The Power of an Educated Child

We don’t have a choice of whether or not we go to high school.  And for most of us, college is an expectation, not a luxury.  As I hear my sister complain about going to school every morning, I wish that she knew the true value of the education she was getting.  That there are villages upon villages of children that will never have the opportunity to even go to high school simply because they don’t have a Dominican birth certificate (another thing we take for granted).

In Batey 50, Keika (one of her three given names), always stood out from the crowd.  She was sassy and full of life, but had an awareness much unlike some of the other children.  Emily and I couldn’t get over just how smart she was.  It made me sad in a way to know that there were many children in the bateyes just like Keika, full of potential and far too smart for their lack of opportunity.

The moment I saw Keika in the Joe Hartman school was a once in a lifetime kind of feeling.   I was ecstatic that out of all the kids, she was getting her opportunity to shine.  That someone else noticed how bright she was too, and allowed her to stay with them in the city all year so she could attend school.  But as with most things, the other side of this story is tougher to swallow.  Keika is the only child from Batey 50 at the Joe Hartman school.  She has the golden ticket out, but only her.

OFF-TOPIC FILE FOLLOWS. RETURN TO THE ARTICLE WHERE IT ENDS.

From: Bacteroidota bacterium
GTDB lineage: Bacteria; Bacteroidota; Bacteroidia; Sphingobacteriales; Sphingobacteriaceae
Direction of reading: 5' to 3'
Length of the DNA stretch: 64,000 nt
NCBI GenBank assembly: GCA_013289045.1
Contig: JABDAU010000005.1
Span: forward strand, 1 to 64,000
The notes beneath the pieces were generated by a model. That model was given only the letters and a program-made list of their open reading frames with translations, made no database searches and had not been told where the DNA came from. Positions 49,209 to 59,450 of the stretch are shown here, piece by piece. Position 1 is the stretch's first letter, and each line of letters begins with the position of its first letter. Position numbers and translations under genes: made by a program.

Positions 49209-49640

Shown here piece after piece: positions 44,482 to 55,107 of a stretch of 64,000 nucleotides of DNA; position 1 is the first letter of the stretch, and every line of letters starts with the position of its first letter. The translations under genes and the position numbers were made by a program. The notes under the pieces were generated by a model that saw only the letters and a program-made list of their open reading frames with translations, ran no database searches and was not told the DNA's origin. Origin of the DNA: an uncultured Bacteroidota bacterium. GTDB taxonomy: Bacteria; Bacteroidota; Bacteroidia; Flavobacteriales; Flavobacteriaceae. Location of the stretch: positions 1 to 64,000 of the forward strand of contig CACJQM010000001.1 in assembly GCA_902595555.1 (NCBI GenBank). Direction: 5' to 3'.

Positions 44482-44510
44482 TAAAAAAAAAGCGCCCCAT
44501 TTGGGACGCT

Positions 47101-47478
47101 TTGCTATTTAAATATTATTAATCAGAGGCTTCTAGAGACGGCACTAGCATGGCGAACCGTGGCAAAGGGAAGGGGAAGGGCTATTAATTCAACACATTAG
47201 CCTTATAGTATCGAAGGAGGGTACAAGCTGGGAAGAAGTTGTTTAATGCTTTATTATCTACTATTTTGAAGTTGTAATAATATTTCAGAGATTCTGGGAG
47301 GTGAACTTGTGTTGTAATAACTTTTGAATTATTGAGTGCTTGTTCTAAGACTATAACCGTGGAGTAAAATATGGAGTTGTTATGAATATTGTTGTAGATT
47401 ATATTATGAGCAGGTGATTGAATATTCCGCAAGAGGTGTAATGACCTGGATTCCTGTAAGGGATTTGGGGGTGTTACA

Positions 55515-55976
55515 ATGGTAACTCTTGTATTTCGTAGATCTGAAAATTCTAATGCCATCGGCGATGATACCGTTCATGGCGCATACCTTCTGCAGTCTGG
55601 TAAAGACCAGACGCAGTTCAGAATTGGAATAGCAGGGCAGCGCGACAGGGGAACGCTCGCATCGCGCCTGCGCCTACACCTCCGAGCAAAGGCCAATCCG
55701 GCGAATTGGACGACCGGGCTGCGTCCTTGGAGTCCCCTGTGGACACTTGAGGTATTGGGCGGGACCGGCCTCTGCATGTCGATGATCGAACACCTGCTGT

It was hard for me to fathom just how powerful an education is to one of these children, and even harder for me to fathom how Keika can live in the city all year, but then go back to living in Batey 50 during school breaks.  That’s where her family is and I’m sure that she’s happy, but many times we discussed how “ignorance is bliss” for the people living in the bateyes.  They don’t know what the rest of the world holds, so they really don’t know what they’re missing.  Keika does.

I didn’t expect this trip to have as much of an impact on me as it did.  I’m normally not one to reminisce about places or people I’ve met, but already (less than a week later) I am wishing I was back in the batey, or at least had some way to see how everyone was doing.

Alix O’Brien



Leave a Reply

Fill in your details below or click an icon to log in: Logo

You are commenting using your account. Log Out /  Change )

Google+ photo

You are commenting using your Google+ account. Log Out /  Change )

Twitter picture

You are commenting using your Twitter account. Log Out /  Change )

Facebook photo

You are commenting using your Facebook account. Log Out /  Change )


Connecting to %s